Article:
Romantic Literature Final
The Eolian Harp by Coleridge (522-26)
Tensions: poetic inspiration (wind blowing through him, exotic, wild, unknown) vs. constraints (wife, domestic home life)
Coleridge is worried that this will be the last poem he writes, he feels he has lost his poetic inspiration.
Alliteration of sounds as if wind is blowing.
This Lime-Tree Bower My Prison by Coleridge (545-57)
Similar to Wordsworth's Tintern Abbey. Travels in memory with his friends in beautiful natural setting. (So it becomes a new fond memory rather than a prison as he first fears). One can draw on and appreciate nature, as it serves as inspiration and memory. His detailed memory creates beautiful images in his mind. Coleridge "commands" nature to come together and inspire friend Charles as it did him. He wants his friend to feel the same of nature as he does. His memory sooths him, as if here were there with them.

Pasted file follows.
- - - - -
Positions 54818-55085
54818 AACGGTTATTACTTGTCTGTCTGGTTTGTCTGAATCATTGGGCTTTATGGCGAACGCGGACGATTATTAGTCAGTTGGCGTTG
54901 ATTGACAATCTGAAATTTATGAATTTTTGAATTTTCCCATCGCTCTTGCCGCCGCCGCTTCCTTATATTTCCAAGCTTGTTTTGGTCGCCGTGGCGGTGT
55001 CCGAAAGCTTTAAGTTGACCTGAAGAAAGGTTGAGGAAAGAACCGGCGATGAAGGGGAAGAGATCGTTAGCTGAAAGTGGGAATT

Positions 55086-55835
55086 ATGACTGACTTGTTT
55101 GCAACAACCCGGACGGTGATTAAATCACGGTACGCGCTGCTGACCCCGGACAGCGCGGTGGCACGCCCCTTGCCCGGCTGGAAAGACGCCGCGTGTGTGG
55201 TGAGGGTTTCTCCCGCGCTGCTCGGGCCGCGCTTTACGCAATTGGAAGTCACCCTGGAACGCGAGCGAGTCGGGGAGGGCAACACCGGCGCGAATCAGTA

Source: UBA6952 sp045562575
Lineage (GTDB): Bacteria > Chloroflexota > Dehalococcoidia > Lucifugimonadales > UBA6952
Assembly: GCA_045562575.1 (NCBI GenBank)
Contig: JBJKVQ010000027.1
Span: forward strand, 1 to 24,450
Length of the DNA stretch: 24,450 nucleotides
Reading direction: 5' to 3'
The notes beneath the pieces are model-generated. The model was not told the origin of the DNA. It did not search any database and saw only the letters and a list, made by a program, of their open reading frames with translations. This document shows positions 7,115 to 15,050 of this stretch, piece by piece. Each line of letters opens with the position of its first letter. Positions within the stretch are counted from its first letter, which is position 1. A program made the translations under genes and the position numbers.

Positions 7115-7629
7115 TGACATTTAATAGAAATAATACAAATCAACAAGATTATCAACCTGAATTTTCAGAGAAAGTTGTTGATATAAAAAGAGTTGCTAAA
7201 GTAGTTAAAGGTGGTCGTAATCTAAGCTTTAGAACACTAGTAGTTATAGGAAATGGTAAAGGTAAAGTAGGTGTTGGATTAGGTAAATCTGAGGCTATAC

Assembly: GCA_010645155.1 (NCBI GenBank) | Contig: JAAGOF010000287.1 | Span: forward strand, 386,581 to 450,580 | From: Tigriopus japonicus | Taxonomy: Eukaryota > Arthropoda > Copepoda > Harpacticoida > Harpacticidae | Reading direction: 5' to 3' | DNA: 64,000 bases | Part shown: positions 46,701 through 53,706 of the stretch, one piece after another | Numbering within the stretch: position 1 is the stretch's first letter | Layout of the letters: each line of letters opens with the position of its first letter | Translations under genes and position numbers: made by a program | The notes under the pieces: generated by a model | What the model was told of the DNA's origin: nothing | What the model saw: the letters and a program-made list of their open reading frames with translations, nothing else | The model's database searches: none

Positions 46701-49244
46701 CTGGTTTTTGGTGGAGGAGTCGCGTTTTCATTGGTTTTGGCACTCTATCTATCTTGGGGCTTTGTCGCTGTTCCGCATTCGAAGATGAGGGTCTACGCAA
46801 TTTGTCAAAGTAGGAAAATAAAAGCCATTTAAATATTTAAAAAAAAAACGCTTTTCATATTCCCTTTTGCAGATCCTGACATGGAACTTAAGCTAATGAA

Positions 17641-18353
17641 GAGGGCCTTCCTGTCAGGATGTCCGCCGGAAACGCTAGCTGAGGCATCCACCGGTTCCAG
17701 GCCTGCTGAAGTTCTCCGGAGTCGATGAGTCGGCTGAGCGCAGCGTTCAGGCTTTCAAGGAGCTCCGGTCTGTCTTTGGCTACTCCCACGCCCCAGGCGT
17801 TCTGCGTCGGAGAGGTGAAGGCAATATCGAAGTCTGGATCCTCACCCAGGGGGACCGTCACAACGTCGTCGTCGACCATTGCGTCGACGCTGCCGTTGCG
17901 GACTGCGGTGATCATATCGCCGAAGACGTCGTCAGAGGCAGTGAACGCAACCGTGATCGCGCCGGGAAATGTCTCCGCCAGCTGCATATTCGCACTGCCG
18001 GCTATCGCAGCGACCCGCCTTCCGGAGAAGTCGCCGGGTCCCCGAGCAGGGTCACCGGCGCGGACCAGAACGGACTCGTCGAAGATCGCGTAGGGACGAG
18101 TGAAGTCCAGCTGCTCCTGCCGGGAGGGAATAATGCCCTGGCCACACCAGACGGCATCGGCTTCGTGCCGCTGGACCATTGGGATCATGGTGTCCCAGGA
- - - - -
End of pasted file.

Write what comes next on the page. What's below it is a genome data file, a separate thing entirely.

Nature/God never leaves us, its all around us. Even the darkness of the rook in nature holds the power to inspire.
Kubla Khan by Coleridge (545)
Very fragmented (incomplete, a romantic theme). Language cannot capture the true experience. The poem is not complete; it was an opium induced dream that was interrupted by a businessman at the door. Coleridge was frustrated because he couldn't get back to this dream. He tries to capture this in his poem. Very supernatural and fantastical (almost unbelievable)
Dejection: An Ode by Coleridge (563)
This is a response to Wordsworth's Intimations Ode:
Without imagination, a poet is useless. He has lost his imagination and he wants to get back to that. His nature is a deadly storm, dark, ominous, as opposed to Wordsworth's happy descriptions of nature. Coleridge seems almost angry, he really experiences melancholy and knows its effects as to...